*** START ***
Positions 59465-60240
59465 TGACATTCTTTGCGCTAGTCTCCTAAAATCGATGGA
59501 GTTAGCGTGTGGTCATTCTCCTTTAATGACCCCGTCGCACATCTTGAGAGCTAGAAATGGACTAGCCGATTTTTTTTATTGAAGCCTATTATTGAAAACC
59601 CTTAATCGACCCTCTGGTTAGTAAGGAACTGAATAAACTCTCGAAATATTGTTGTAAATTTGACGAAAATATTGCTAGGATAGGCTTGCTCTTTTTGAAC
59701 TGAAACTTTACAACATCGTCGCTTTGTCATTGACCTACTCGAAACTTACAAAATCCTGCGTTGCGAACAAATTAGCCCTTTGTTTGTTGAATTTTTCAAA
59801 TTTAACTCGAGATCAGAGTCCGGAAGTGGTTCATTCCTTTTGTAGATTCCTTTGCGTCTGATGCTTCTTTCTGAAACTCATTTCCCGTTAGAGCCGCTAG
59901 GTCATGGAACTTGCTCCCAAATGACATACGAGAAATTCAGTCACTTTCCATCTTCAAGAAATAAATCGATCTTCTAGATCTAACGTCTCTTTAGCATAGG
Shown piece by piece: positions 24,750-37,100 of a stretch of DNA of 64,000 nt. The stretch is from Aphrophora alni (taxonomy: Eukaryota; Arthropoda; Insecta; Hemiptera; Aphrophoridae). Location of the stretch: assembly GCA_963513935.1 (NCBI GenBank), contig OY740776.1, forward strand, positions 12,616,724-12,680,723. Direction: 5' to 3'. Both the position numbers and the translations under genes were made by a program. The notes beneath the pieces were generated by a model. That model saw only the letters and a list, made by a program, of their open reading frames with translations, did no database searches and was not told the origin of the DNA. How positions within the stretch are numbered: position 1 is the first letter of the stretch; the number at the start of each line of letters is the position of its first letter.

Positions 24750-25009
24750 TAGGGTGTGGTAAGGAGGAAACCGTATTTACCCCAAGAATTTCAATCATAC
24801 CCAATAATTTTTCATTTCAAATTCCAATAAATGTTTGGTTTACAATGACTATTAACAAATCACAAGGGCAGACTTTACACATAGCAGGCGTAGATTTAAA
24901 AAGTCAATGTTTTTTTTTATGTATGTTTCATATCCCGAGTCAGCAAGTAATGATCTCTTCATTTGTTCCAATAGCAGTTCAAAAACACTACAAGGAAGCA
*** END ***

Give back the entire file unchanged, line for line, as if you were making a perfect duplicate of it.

Positions 59465-60240
59465 TGACATTCTTTGCGCTAGTCTCCTAAAATCGATGGA
59501 GTTAGCGTGTGGTCATTCTCCTTTAATGACCCCGTCGCACATCTTGAGAGCTAGAAATGGACTAGCCGATTTTTTTTATTGAAGCCTATTATTGAAAACC
59601 CTTAATCGACCCTCTGGTTAGTAAGGAACTGAATAAACTCTCGAAATATTGTTGTAAATTTGACGAAAATATTGCTAGGATAGGCTTGCTCTTTTTGAAC
59701 TGAAACTTTACAACATCGTCGCTTTGTCATTGACCTACTCGAAACTTACAAAATCCTGCGTTGCGAACAAATTAGCCCTTTGTTTGTTGAATTTTTCAAA
59801 TTTAACTCGAGATCAGAGTCCGGAAGTGGTTCATTCCTTTTGTAGATTCCTTTGCGTCTGATGCTTCTTTCTGAAACTCATTTCCCGTTAGAGCCGCTAG
59901 GTCATGGAACTTGCTCCCAAATGACATACGAGAAATTCAGTCACTTTCCATCTTCAAGAAATAAATCGATCTTCTAGATCTAACGTCTCTTTAGCATAGG
Shown piece by piece: positions 24,750-37,100 of a stretch of DNA of 64,000 nt. The stretch is from Aphrophora alni (taxonomy: Eukaryota; Arthropoda; Insecta; Hemiptera; Aphrophoridae). Location of the stretch: assembly GCA_963513935.1 (NCBI GenBank), contig OY740776.1, forward strand, positions 12,616,724-12,680,723. Direction: 5' to 3'. Both the position numbers and the translations under genes were made by a program. The notes beneath the pieces were generated by a model. That model saw only the letters and a list, made by a program, of their open reading frames with translations, did no database searches and was not told the origin of the DNA. How positions within the stretch are numbered: position 1 is the first letter of the stretch; the number at the start of each line of letters is the position of its first letter.

Positions 24750-25009
24750 TAGGGTGTGGTAAGGAGGAAACCGTATTTACCCCAAGAATTTCAATCATAC
24801 CCAATAATTTTTCATTTCAAATTCCAATAAATGTTTGGTTTACAATGACTATTAACAAATCACAAGGGCAGACTTTACACATAGCAGGCGTAGATTTAAA
24901 AAGTCAATGTTTTTTTTTATGTATGTTTCATATCCCGAGTCAGCAAGTAATGATCTCTTCATTTGTTCCAATAGCAGTTCAAAAACACTACAAGGAAGCA